The current encounter is in the middle of the night, like last time, but this is no dream. Jacob finds himself alone, and is abruptly assaulted by an unknown. Then scripture describes what can only be imagined as a WWE smackdown title fight. Jacob and this mysterious foe wrestle until almost daybreak. It seems Jacob cannot defeat this mystery man, yet remains in the fight even as he is severely wounded in the hip. We don't really know who won. Whoever this divine being is, it seems he has a curfew, "Let me go, for the day is breaking." Jacob refuses to let go until the mystery being gives him a blessing. Jacob must have a hint that he is not battling an ordinary man, perhaps an angel or messenger of God, or God himself.
We must assume the divine being knows who he is wrestling. Jacob asks, "what is your name?" No name is given. Jacob will have to continue wrestling with this. But he is given a blessing. Jacob receives the new name "Israel". We get a sense Jacob knows the name of the one who blessed him. After the encounter he names the place "Peniel/Penuel" which means "face of God" and explains, "for I have seen God face to face, and yet my life is preserved." Through this dangerous rite of passage, Jacob becomes the symbolic ancestor of God's people Israel, bearing their name. Jacob also becomes a symbol, epitomizing the relationship of the people Israel who continually strive with God and others, survive, and prevail. The sun rose on Israel, a new dawn, a new day, with new blessing and purpose from this encounter ... new life.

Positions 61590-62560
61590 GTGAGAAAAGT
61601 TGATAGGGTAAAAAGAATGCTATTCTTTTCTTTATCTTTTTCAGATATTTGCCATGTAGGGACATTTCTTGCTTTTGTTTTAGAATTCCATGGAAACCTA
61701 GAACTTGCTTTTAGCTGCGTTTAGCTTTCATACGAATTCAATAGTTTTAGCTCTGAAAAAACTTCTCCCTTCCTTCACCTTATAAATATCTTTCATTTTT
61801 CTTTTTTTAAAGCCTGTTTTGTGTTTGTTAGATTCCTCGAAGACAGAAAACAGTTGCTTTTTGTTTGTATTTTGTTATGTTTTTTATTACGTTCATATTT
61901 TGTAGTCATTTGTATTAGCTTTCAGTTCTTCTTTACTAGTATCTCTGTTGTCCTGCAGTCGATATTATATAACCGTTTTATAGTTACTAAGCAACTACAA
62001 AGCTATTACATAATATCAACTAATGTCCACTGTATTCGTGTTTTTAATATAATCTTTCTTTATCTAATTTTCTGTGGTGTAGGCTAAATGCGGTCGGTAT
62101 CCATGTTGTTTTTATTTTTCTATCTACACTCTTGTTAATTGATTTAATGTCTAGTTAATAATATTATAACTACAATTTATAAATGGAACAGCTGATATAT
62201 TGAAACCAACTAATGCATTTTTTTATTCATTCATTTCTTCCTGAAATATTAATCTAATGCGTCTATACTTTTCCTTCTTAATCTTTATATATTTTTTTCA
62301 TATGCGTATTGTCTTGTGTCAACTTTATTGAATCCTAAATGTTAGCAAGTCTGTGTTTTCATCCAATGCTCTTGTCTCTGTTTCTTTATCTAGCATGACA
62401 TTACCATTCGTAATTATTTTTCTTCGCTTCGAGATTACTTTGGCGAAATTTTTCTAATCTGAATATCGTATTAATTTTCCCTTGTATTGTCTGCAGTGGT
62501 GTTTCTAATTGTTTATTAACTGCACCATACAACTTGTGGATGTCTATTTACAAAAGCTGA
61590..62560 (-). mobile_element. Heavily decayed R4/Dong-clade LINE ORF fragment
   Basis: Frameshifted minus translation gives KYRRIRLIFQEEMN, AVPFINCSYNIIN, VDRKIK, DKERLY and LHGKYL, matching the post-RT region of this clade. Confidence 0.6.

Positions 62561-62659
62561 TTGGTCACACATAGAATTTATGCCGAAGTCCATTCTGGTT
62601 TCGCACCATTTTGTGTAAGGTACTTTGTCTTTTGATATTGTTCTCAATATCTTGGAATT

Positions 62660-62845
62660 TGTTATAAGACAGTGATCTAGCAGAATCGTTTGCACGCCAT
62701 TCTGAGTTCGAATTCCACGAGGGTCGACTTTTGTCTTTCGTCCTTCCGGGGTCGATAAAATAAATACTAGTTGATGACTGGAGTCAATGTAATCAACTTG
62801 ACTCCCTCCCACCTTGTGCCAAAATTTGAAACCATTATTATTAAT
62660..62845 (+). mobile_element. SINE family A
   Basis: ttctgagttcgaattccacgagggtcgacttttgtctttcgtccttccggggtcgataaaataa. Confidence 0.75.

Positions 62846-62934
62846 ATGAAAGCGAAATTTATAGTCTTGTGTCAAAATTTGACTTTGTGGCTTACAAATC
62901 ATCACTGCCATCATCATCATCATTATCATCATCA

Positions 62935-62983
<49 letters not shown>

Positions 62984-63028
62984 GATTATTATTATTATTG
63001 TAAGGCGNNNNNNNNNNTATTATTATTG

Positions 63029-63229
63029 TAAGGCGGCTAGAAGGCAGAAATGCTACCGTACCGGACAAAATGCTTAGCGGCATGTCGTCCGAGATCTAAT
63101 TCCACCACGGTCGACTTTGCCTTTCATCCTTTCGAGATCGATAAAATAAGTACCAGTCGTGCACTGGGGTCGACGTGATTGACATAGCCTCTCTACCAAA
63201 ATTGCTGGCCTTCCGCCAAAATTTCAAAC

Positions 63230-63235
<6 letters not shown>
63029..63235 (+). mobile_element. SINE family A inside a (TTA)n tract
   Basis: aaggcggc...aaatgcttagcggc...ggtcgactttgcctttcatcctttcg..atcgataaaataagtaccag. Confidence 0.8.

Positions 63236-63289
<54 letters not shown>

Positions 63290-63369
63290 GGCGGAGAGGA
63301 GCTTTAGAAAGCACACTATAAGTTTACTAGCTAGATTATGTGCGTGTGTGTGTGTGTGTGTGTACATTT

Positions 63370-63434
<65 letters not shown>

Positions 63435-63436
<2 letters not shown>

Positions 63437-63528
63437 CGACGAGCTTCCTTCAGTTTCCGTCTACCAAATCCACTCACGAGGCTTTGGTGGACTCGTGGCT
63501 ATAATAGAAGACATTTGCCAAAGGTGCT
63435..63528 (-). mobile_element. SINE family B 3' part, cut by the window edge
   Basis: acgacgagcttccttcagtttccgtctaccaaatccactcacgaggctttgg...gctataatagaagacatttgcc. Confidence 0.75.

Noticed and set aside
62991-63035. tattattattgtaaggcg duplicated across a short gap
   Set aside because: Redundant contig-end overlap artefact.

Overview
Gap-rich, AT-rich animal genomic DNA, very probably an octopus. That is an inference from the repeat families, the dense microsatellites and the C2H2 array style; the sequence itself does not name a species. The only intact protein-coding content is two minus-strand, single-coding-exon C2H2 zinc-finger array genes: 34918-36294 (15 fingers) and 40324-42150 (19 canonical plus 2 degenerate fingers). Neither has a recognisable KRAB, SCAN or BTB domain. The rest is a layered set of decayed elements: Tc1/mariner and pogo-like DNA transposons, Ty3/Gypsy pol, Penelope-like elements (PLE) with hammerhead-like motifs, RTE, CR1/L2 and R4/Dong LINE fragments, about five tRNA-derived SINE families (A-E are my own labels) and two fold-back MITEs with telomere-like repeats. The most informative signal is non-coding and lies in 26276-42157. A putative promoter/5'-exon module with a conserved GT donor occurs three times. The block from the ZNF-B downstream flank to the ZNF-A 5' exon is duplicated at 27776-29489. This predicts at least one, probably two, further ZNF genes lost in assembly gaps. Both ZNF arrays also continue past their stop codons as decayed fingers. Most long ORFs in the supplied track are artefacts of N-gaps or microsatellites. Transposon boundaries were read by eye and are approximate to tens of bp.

We strive with God to grow in the knowledge and love of our Creator, especially in the many, infinite things we do not understand. We strive with God to discern purpose, gather faith, and seek blessings. We strive with God in faith and hope in God's promises, knowing that we just might come away with a limp. We strive and survive with God, and are blessed by our persistence.
We continue to pray and discern, not because we are "good Christians", or because we possess a great and strong faith, or because it is what God requires of us, but because the Spirit gives us the courage to do so, to pray without ceasing in a broken and fearful world. We regularly pray for "thy kingdom come" but live in a world between Christ's first coming and the second. Prayer in this interim is hard work. It takes persistence, patience, and consistency.
Paul encourages us all as he encourages Timothy. “Continue in what you have learned and firmly believed, knowing from whom you learned it, and how from childhood you have known the sacred writings that are able to instruct you for salvation through faith in Christ Jesus.” You have been equipped for every good work. Proclaim the message. Be persistent, whether the time is favorable or unfavorable. “Always be sober, endure suffering, do the work of an evangelist, carry out your ministry fully.” All of this while praying, discerning, striving, and wrestling with God.
When Jesus challenges us, "Listen to the Unjust Judge," he does not suggest to be like him, or that God is like him. The Unjust Judge finally does what is right, this time, perhaps only because he enjoys the quiet life and cannot tolerate the widow's pestering. But what will he do next time?
By grace, God is not the Unjust Judge. God is not a judge who gives in, but one who has compassion, grants mercy, and gives grace. The widow pesters the Judge because he is not listening. We pray to God constantly because God is listening! God's love is persistent and just, even when we may not understand. We are called to strive with God in persistent prayer and authentic relationship, discerning to whom we belong and who we are called to be, and responding with action.
Count on God to come down on the side of justice. Count on God to hear the ones who have no power, no influence, no voice. Count on God to hear those who have nowhere else to turn. Count on God not always to grant our requests, but to hear, with loving patience, the persistent prayers of our hearts. Amen.